Israel is on red alert over outbreaks of fires across the country, some on a massive scale, amid a massive heat wave. At least one community, founded by the late Rabbi Shlomo Carlebach, has been burned to the ground.
Fires on Thursday were out of control in the Jerusalem area, near Hebron and in the center of the country. There has been a full mobilization of firefighters across the country, as well as calls for assistance from volunteer firefighters.
Prime Minister Benjamin Netanyahu ordered his government ministers on Thursday evening to request foreign assistance to put out the blazes, including air support to help in the effort.
Earlier in the day, Southern District Fire Department Chief Shmulik Friedman said the country could request air assistance from Cyprus, Greece and Croatia, according to the Kan national broadcaster.
Homes were evacuated in Beit Hagai, in the southern Hebron Hills in the West Bank and in at least five other communities.
In Mevo Modiim, the central Israel community founded by Carlebach in 1975, residents were evacuated and most of the homes reportedly have been burned to the ground. Carlebach, best known as a composer of Jewish music and as spiritual leader to religious Jews in the counterculture, lived there and in Canada before his death in 1994. He was a big presence in the San Francisco counterculture in the 60s and 70s. His music has since become some of the most widely used Jewish liturgical music in the world.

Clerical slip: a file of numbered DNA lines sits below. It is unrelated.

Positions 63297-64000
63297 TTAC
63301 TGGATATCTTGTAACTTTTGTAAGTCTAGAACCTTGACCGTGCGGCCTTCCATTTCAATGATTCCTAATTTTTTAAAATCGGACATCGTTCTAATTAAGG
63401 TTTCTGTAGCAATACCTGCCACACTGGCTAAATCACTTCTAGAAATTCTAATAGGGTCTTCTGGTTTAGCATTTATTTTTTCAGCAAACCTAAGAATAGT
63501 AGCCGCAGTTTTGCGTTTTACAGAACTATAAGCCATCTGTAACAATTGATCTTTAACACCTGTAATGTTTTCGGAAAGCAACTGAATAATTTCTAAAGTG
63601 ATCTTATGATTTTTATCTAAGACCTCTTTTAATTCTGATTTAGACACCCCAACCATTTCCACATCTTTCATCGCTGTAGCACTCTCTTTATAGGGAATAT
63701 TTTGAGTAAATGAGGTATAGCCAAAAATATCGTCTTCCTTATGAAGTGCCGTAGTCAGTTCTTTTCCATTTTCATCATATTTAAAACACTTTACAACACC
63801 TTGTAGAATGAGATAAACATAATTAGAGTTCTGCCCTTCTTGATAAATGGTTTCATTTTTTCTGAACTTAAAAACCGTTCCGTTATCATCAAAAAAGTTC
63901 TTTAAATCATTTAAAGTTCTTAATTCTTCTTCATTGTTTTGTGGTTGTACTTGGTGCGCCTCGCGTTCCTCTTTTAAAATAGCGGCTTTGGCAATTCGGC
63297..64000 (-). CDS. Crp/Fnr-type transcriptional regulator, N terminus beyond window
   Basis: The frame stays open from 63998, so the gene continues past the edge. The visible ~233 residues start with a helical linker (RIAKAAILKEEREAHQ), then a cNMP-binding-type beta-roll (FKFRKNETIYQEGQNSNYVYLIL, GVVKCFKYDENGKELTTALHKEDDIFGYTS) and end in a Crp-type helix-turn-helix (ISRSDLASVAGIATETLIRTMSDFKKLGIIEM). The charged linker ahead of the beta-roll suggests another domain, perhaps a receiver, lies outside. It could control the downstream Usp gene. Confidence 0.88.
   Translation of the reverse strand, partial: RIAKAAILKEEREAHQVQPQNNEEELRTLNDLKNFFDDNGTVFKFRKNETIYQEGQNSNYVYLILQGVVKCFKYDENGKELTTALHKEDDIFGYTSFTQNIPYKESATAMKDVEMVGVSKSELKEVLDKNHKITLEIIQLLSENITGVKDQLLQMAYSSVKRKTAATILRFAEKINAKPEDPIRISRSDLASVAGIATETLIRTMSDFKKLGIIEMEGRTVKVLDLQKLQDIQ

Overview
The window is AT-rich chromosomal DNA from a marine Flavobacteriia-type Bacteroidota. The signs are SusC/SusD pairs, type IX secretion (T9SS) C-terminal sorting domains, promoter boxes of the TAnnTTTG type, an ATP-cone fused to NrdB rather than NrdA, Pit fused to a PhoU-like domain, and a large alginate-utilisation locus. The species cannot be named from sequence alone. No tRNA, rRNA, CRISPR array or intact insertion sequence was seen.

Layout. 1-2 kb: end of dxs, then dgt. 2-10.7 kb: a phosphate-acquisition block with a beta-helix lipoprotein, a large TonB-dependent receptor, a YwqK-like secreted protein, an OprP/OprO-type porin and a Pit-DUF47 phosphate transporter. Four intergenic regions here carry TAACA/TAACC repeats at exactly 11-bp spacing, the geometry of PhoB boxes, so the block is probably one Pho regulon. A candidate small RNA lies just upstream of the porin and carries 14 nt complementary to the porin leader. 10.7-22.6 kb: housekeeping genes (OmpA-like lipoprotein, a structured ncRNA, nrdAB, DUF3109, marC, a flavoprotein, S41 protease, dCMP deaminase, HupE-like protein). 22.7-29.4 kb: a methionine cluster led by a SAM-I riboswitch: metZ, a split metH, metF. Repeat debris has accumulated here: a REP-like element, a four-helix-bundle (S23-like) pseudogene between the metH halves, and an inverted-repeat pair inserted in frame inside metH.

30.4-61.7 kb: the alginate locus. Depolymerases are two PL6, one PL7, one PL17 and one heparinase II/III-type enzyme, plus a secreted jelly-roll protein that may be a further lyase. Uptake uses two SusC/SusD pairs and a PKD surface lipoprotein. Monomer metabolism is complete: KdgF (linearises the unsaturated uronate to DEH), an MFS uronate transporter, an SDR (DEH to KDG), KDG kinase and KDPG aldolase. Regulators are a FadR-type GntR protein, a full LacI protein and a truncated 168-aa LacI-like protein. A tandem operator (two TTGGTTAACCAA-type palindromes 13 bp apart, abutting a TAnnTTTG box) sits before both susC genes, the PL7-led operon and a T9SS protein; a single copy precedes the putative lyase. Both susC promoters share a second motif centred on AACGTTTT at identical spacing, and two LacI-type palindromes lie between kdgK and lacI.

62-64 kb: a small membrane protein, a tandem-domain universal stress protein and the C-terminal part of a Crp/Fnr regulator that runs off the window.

As of Thursday evening, an out-of-control fire in the Ben Shemen Forest continued to burn. Route 443 connecting Tel Aviv and Jerusalem was closed in both directions due to fires in and around Jerusalem, as were several other roads.
In Beitar Ilit, an apartment building caught fire and several people including a mother and her children had to be rescued by firefighters. Three of them were taken to the hospital with fire-related injuries.
In the extreme heat wave that has blanketed Israel for several days, temperatures hit the 100s on Thursday a day after they hovered in the high 90s. They are forecast to climb as high as 110 to 115 by Friday throughout most of the Jewish state. The hot and dry weather had led to fears of widespread fires.
Some of the fires were sparked by embers from Lag b’Omer bonfires on Wednesday night that were not properly or completely extinguished, according to officials.